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TAMPA — With nine games in Toronto this season, Yankees manager Aaron Boone will be keeping an eye on Canada’s border restrictions with regards to COVID-19 vaccination status.

Because if the current rules remain in place, the Yankees could be missing players any time they play the Blue Jays at Rogers Centre.

Boone said Sunday that his team still has “a few guys at least” who are unvaccinated, meaning they would not be allowed to play in Toronto.

“It’ll be interesting, to say the least, how that situation unfolds,” Boone said as his players went through physicals upon arriving at camp. “I think we still have a few guys at least that aren’t vaccinated. So we’ll be monitoring that situation closely and see how that plays out.

“But yeah, it’s a concern.”

The Yankees take batting practice during the start of spring training.
Corey Sipkin

The Yankees are scheduled to make their first trip north of the border May 2-4, so there is virtually no chance the restrictions will be lifted by then. They head back June 17-19 and again Sept. 26-28.

Last season, the Yankees finished one game ahead of the Blue Jays — who have bolstered their rotation by adding Kevin Gausman and Yusei Kikuchi while losing MVP candidate and All-Star infielder Marcus Semien — in the American League East. But they were able to have their full roster available when playing in Toronto because of a national interest exemption for professional and amateur athletes that allowed unvaccinated players to cross the Canadian border.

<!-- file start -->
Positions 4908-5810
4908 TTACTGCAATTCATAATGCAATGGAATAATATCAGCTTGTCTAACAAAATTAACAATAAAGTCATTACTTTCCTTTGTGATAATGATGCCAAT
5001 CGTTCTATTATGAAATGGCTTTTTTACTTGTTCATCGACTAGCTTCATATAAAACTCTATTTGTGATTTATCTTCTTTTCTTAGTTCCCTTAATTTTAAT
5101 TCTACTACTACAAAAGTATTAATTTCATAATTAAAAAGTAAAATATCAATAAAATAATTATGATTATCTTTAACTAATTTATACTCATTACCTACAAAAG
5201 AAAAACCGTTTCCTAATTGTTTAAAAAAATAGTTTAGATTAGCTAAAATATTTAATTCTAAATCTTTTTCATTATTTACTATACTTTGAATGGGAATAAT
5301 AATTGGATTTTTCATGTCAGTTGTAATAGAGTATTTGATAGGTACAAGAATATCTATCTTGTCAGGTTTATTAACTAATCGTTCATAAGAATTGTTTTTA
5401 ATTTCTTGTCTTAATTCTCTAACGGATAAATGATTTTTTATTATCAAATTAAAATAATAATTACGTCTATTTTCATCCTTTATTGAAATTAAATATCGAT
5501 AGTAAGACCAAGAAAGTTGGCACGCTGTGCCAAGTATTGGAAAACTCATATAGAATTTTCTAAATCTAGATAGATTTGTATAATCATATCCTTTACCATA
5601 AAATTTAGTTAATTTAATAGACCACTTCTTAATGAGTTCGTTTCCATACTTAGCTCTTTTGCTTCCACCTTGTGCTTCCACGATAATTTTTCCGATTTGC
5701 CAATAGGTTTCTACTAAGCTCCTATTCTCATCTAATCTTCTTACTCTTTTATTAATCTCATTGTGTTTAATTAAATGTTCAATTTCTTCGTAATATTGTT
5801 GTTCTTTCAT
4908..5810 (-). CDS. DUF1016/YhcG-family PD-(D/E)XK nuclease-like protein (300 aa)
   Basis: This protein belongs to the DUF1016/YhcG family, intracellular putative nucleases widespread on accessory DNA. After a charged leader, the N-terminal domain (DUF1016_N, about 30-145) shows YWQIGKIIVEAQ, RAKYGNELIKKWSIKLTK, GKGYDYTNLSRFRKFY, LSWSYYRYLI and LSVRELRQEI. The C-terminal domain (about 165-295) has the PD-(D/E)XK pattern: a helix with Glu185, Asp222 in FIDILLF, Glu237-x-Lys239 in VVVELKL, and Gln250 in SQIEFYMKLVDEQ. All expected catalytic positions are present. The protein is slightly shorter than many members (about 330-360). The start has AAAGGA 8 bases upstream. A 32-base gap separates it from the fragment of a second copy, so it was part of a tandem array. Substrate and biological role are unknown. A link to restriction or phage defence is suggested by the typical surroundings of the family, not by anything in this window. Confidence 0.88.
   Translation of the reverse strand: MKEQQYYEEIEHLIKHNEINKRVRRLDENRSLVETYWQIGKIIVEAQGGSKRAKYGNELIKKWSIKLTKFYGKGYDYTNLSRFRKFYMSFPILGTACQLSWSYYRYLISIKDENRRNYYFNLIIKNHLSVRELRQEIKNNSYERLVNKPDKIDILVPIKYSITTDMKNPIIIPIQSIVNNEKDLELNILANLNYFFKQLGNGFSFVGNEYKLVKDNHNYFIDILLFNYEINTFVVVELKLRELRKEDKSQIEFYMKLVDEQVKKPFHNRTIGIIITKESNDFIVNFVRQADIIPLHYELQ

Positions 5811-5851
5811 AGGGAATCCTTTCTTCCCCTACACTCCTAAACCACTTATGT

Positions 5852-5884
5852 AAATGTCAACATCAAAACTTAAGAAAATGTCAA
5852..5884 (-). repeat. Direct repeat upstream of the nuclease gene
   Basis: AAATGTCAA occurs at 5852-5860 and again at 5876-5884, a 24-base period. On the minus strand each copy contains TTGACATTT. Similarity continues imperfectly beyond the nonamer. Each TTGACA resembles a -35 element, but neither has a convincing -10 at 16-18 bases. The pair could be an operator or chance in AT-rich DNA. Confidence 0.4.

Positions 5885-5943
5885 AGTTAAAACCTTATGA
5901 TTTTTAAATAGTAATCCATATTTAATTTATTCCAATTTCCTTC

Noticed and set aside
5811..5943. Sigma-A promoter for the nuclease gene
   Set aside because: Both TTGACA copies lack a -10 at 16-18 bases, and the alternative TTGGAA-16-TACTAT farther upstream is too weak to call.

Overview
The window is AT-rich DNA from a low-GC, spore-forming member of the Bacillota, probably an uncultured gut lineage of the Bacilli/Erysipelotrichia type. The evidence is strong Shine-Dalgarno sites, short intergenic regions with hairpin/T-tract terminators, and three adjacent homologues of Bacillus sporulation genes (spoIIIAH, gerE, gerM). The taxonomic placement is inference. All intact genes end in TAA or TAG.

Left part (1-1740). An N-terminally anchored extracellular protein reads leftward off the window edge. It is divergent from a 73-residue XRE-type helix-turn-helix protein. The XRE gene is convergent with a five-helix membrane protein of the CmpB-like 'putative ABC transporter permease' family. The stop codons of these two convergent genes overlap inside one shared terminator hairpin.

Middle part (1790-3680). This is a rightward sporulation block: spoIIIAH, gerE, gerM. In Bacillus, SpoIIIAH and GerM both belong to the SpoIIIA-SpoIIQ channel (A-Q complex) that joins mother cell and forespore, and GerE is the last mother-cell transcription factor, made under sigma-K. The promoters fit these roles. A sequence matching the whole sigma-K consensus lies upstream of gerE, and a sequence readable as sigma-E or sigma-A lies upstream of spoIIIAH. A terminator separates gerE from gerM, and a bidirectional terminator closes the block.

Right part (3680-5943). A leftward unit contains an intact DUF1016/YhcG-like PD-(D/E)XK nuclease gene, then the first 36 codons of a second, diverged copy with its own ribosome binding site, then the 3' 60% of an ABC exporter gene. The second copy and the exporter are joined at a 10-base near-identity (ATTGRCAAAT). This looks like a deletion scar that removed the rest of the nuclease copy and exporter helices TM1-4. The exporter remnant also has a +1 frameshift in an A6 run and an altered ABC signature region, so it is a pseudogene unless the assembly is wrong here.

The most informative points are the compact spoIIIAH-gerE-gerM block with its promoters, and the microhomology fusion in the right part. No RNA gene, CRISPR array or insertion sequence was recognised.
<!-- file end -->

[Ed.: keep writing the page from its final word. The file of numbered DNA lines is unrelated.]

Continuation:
That exemption has since been revoked, though, meaning unvaccinated major leaguers will have to go on the restricted list — losing pay and service time during the series — when their teams play in Toronto.

Boone was asked if he would consider pressing his unvaccinated players to get the jab because now they are at risk of missing key games.

“It’s definitely a personal decision,” Boone said. “Now, if it’s something that becomes an issue, yeah, I would have conversations with guys. But ultimately it’s something that I do look at as a personal choice. I have people in my life that have made choices on both sides. I understand it’s one of those things that’s kind of polarized us unfortunately, as a nation, as a world. So yeah, I’ll certainly communicate with our guys, but in the end, it’s a personal decision.”

The Yankees had more than 85 percent of their Tier 1 personnel vaccinated last season, but not all of their players. It remains to be seen whether decreasing COVID-19 cases could lead Canada to relax its border restrictions at some point during the season.

Source: NYPOST

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